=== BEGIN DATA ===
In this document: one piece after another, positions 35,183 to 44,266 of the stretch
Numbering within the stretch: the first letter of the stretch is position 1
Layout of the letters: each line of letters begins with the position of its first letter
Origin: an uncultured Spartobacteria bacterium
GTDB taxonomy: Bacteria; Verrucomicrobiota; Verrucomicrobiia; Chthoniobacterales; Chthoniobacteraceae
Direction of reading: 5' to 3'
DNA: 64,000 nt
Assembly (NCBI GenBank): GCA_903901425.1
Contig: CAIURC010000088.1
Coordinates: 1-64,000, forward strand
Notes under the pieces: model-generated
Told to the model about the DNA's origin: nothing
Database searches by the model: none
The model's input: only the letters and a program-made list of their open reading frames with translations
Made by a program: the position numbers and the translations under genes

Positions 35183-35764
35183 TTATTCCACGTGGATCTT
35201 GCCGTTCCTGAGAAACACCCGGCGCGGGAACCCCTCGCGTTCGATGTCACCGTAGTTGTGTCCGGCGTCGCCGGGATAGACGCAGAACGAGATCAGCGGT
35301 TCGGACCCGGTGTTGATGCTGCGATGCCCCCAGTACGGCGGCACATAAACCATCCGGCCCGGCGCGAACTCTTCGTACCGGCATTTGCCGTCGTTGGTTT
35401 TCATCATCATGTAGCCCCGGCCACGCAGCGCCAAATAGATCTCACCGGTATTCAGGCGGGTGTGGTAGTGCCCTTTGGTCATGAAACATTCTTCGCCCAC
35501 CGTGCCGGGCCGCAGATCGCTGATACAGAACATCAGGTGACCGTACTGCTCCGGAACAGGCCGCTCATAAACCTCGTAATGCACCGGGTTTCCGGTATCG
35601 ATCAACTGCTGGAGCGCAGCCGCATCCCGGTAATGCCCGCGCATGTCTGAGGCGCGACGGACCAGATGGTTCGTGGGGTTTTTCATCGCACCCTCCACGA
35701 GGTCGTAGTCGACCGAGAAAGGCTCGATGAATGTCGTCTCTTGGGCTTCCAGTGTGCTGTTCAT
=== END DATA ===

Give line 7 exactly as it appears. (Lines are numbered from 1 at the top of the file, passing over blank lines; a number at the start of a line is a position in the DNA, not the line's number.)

DNA: 64,000 nt